Interstate 485 is the Anakin Skywalker of Highways

How a vital road can turn to the Dark Side so quickly


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A picture of the I-85/485 interchange under construction in the University Area.

NCDOT via Flickr

Sometime this spring, the North Carolina Department of Transportation will finally open the last leg of Interstate 485, and people will be overjoyed for, at most, a few months. Then the road will become just a road. Then traffic will arrive. It will build. It will be first annoying, then soul-crushing. "But the new road," they'll say, "it wasn't supposed to be like this! Where did all of these people come from?"

At some point in the future, I’ll just guess ten years from now, the newest section of 485 will become clogged with traffic between Concord and Huntersville, at which time people will start to HATE 485 so much that they’ll wonder why in the hell State Transportation Secretary Ethelred the Unready only built three lanes in each direction. GIVE ME MORE LANES, NCDOT! sounds like a reasonable response. As you'll soon learn, it's not.

Hating on I-485 has become a social media sport in Charlotte, up there with hating on the Panthers when they lose and hating on people who get genuinely worried here when snow is in the forecast:

Yes it does. It’s so bad out there, a Honda Odyssey owner put this on his or her license plate:

I’ve rededicated my journalism career to FINDING THIS PERSON. It seems like a paradox though: You hate 485, yet you just can’t quit 485.

And that’s the problem. The mere fact that 485 exists made Ballantyne and other fringe development possible, which means all sorts of people built houses out there, which means they all need this road to get to work, which means traffic constantly sucks. Interstate 485 is the Anakin Skywalker of highways: It seemed good and full of potential at first before going down the path to the Dark Side. You could take the noble Jedi route and carpool or take an express bus, but most people take the predictably easy way out and hop in their cars by themselves. And then they get to the on-ramp, hoping against hope that the force fields will be down so they can easily penetrate the defenses of Charlotte’s Outerbelt Death Star. Oh, I’m afraid the deflector shield will be quite operational when your friends arrive.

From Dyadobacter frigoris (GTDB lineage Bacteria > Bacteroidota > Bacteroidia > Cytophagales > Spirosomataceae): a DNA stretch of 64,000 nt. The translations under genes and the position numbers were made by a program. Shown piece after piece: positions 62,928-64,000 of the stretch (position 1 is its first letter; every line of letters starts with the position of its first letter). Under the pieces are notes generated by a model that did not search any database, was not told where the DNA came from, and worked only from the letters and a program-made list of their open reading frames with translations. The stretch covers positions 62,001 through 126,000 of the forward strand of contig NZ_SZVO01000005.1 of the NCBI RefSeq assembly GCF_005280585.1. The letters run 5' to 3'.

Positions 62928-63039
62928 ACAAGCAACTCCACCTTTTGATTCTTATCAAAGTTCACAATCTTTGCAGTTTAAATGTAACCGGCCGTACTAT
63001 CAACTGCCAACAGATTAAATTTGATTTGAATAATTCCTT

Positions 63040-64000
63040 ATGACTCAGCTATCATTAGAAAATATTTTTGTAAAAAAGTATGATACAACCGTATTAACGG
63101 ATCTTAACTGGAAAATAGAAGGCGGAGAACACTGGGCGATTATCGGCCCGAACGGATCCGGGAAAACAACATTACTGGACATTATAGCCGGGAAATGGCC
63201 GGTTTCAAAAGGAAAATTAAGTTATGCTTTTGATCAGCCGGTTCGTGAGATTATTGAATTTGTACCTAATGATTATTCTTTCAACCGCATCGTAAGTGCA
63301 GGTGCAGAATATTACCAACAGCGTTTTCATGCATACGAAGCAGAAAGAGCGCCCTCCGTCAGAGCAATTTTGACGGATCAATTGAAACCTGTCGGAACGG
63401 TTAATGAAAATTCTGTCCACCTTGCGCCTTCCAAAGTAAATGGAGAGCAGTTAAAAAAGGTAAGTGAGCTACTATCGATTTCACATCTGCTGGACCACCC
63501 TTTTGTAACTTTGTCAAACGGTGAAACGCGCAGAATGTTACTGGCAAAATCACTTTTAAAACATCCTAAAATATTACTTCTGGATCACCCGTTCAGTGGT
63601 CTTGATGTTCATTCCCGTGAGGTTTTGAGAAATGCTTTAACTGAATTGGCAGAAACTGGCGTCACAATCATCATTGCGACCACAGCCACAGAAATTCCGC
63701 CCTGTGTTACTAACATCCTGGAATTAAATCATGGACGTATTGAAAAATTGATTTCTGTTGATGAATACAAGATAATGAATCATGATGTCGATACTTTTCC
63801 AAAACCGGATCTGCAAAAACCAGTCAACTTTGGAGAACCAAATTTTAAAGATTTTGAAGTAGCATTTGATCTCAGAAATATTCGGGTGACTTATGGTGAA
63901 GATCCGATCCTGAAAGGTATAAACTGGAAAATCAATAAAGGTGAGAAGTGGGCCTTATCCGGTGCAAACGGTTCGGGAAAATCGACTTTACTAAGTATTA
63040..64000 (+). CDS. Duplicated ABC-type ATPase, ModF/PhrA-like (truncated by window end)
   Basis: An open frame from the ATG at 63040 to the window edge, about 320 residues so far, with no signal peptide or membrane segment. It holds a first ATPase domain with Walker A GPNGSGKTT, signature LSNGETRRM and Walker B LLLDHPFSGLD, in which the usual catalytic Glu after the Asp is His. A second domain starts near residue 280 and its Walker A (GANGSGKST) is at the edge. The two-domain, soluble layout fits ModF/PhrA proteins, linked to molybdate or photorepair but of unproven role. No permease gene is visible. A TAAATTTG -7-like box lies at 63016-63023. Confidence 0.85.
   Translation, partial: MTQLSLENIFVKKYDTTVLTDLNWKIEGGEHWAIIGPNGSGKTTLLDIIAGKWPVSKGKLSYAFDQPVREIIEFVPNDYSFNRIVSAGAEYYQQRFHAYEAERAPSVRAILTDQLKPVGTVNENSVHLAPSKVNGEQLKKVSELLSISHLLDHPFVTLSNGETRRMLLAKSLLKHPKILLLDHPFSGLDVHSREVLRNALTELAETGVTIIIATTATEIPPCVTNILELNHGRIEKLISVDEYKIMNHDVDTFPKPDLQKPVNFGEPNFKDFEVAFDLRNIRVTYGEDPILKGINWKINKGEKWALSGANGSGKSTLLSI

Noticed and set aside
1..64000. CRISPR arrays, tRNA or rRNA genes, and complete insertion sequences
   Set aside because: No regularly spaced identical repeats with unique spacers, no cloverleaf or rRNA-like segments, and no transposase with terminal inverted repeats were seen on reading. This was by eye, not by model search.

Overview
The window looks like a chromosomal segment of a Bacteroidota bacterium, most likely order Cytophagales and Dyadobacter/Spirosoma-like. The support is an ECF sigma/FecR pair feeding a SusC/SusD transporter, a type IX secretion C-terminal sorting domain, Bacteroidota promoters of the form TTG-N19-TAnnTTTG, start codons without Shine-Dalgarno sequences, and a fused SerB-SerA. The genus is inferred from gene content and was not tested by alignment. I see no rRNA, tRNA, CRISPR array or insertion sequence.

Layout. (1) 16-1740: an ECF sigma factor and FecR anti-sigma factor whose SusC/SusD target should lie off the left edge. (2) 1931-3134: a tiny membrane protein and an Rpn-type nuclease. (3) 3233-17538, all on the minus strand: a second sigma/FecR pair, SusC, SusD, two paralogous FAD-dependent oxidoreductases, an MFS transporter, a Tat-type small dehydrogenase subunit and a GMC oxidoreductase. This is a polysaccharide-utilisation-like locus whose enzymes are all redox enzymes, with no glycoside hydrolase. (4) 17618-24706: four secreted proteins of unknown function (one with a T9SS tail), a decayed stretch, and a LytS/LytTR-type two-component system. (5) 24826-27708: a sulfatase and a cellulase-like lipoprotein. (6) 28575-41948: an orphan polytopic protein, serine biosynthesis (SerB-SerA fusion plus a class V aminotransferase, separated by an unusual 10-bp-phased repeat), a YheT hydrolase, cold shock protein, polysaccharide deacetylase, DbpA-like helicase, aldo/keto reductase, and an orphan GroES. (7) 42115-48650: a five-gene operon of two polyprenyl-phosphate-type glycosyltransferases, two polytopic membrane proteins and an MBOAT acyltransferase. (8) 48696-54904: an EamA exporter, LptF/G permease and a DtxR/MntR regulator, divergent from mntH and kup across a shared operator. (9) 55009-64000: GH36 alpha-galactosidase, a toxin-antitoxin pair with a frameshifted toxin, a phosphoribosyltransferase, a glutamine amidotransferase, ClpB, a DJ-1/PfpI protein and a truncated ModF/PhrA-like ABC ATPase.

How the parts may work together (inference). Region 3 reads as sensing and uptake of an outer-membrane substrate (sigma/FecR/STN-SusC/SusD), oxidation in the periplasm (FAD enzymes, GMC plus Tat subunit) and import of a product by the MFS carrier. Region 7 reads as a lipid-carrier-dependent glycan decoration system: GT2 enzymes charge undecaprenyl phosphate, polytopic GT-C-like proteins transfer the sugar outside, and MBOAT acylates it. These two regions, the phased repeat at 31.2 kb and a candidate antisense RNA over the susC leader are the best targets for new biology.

Initially, the adding of an additional lane in each direction between I-77 and Rea Road was seen mostly as a good thing. But the goodwill turned to meh when the extra lane didn’t really cut a huge dent into traffic. We probably shouldn’t have been all that shocked, according to a story last October on Vox.com:

Decades of traffic data across the United States shows that adding new road capacity doesn't actually improve congestion. The latest example of this is the widening of Los Angeles' I-405 freeway, which was completed in May after five years of construction and a cost of over $1 billion. "The data shows that traffic is moving slightly slower now on 405 than before the widening," says Matthew Turner, a Brown University economist.

The reason? More roads or wider highways cause people to drive more and further than they had before. You wouldn't have taken 485 before, but now that it's wider, traffic has to be better right? You and hundreds, or even thousands of drivers are having that exact thought. And now your cars are stuck in traffic too.

The chaser to that shot? The fact that the pavers laid down enough blacktop for yet another lane between I-77 and Rea but aren’t using it, because if the state makes it free now, it’ll be much harder to charge a toll on it later:

AWWWW SHIT NO. That is the worst. That’s like drug dealer logic. The first lane’s free, man. But after that, you gotta pay.

Some folks up near Lake Norman are fighting tooth and nail to keep a private company from building toll lanes on I-77 up north of town, saying they’ll file a complaint to stop it. You’d have to imagine that the same thing would happen down in Ballantyne too. This is Ballantyne. Hell, every few years, they get ornery and threaten to secede from Charlotte. If you strike them down, they will become more powerful than you can possibly imagine.

It’s funny-- roads were meant to be freeing and liberating. Better roads were supposed to bring us faster trips. In many places they do. But if you build an outerbelt, traffic will come, even if you build more lanes, which don’t have as powerful of an effect on traffic as you want them to have. Dammit, 485. You have failed me for the last time.

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The thinly veiled musings of some guy who makes TV news, writes for Charlotte magazine and used to guide whitewater rafts here in town. Hiding behind a guise of wordiness and talkitude, wrapped in seaweed and tendered for your reading pleasure, it's writing contained only by bandwidth and a lack of free time.

About Jeremy Markovich

Jeremy Markovich writes Way Out, the back page column for Charlotte magazine. He is also a producer with NBC Charlotte. Follow him on Google+, and on Twitter at @deftlyinane.

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